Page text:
He establishes the concept that pity is an emotion that must be elicited when, through his actions, the character receives undeserved misfortune, while the emotion of fear must be felt by the audience when they contemplate that such misfortune could possibly befall themselves in similar situations. Aristotle explains such change of fortune "should be not from bad to good, but, reversely, from good to bad. An example of a mistake made by a tragic hero can be found in Sophocles' Oedipus Rex. In the story, the character of Oedipus is given a prophecy that he will murder his own father and marry his own mother.
Other European superpowers soon followed suit and would together colonise the entire African continent except Ethiopia and Liberia. European military technology was far more advanced than their African counterpart by this point in history, which helped to make conquest a rapid process. African responses to colonialism varied across the continent and some of the more notable acts of colonial resistance were in fact Igbo the Ekumeku movementthe Anglo-Aro war He does not hesitate to criticize certain traditions of the Igbo nor does he overlook the collectivist and democratic aspects of Igbo society, allowing the reader a sensible Africanist perspective of an African society.
The various responses to European colonialism have often been grouped into two oversimplified categories of Resistance or Collaboration. I say oversimplified because African kings and chiefs often identified the relative potential advantage of each situation.
They would collaborate in some instances in order to maintain as much autonomy as possible within the confines of the colonial state, and resist in other instances with the same aim in mind.
The Resistance-Collaboration dichotomy fails to include the whole spectra of responses and becomes an ever-greater problem when attributes are fixed to these terms. Collaboration is viewed as an act of cowardice and betrayal while resistance is associated with heroism.
His fellow villagers instead choose to accept the inevitability of European rule over their people. Okonkwo becomes a symbol of the last traditional African, the British represent the inevitability of modernity and eastern Nigeria becomes the set for a clash between traditional Africa and modern Europe.
In Things Fall Apart we meet Okonkwo, a man that symbolises masculinity in a society that values traditional masculine characteristics. By portraying an archetype of Igbo masculinity as a difficult-to-sympathise-with character, Achebe undoubtedly challenges ideas of how men are supposed to be.
The first half of the novel introduces us to traditional Igbo society, its religion, traditions, laws, rituals and other social practices. Things Fall Apart has undoubtedly become one of the most influential literary demonstrations of Africa taking possession of the right to define itself.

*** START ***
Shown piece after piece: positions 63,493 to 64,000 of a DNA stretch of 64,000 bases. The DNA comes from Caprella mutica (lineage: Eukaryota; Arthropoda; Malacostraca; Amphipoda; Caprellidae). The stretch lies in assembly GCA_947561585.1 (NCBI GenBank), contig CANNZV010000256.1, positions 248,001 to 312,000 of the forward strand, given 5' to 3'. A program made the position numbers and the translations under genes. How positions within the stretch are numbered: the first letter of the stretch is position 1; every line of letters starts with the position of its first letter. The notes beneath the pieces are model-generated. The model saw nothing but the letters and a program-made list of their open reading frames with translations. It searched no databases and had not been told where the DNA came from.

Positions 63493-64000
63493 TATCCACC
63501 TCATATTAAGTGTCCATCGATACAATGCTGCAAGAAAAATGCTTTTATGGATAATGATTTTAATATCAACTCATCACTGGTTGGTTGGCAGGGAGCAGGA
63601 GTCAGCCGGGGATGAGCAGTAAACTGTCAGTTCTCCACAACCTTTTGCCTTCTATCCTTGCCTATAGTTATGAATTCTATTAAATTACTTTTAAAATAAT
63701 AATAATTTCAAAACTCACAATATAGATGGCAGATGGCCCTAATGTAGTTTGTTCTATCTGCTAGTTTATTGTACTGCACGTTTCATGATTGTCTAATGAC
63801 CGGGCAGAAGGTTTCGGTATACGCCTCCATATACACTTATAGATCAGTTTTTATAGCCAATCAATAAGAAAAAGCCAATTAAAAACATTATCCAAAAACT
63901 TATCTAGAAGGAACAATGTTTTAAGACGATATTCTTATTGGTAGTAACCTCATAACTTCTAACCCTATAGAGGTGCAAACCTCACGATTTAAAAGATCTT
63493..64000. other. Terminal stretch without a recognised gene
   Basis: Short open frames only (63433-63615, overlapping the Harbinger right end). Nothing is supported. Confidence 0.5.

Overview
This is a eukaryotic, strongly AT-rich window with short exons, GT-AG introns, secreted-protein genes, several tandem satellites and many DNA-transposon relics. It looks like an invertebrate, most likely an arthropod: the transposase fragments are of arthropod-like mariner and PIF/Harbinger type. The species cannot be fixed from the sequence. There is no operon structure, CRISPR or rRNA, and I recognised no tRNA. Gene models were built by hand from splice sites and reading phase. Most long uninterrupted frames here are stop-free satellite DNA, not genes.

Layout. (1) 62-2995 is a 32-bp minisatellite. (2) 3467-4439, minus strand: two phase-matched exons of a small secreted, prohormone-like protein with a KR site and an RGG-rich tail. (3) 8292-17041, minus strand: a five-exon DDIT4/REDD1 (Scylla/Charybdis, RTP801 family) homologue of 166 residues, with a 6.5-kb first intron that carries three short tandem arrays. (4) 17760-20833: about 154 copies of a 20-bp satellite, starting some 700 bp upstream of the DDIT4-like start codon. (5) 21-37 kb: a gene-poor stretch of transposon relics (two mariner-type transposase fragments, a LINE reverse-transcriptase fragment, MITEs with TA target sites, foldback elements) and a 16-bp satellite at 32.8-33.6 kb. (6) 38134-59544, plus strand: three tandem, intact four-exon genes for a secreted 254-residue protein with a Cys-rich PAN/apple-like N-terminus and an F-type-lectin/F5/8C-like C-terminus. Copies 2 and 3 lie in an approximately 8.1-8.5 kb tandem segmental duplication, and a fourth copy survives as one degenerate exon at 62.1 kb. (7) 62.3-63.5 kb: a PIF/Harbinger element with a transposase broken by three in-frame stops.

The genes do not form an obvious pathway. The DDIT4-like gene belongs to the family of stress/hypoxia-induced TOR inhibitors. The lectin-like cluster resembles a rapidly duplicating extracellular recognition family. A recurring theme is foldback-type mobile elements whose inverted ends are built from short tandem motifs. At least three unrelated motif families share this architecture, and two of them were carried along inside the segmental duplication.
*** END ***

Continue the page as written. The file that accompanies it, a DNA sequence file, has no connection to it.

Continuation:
Having sold over 8 million copies in its original language English, it has also been translated into 50 other languages. Things Fall Apart is the father of modern African literature and a must-read for those interested in getting an African account of an African society.
It also demonstrates the complexity of African thought, something that was left out of European colonial accounts. In Things Fall Apart Achebe demonstrates an alternative image to the stereotypical colonial representations of Africa.
These colonial representations continue to exist in western society today as Africa continues to be reported as a poverty-stricken, war-torn continent. African literature plays an important role in broadening the general understanding of Africa and offers an alternative view to the narrow and negative western images of the continent fed to us by media.
Things Fall Apart is an entertaining read that educates, questions and challenges preconceived ideas about Africa. If not for the story then at least for the many fantastic Igbo proverbs!This summary of Things Fall Apart by Chinua Achebe is meant as a review, not as a substitute for reading the novel.
Chapter 1: Chapter 1 introduces the novel’s protagonist Okonkwo, a wealthy and respected member of the Umuofia tribe. The protagonist of Things Fall Apart, Okonkwo is also considered a tragic hero.A tragic hero holds a position of power and prestige, chooses his course of action, possesses a tragic flaw, and gains awareness of circumstances that lead to his fall.
Learn all about how the characters in Things Fall Apart such as Okonkwo and Unoka contribute to the story and how they fit into the plot. Detailed analysis of Characters in Chinua Achebe's Things Fall Apart. Okonkwo in Chinua Achebe's Things Fall Apart Okonkwo, as presented by Chinua Achebe in the novel Things Fall Apart, wished to be revered by all as a man of great wealth, power and control- .
Things Fall Apart is about the tragic fall of the protagonist, Okonkwo, and the Igbo culture. Okonkwo is a respected and influential leader within the Igbo community of Umuofia in eastern Nigeria.
He first earns personal fame and distinction, and brings honor to his village, when he defeats Amalinze the Cat in a wrestling contest. Things Fall Apart is a novel written by Nigerian author Chinua Achebe. Published in , its story chronicles pre-colonial life in the south-eastern part of Nigeria and the arrival of the Europeans during the late nineteenth century.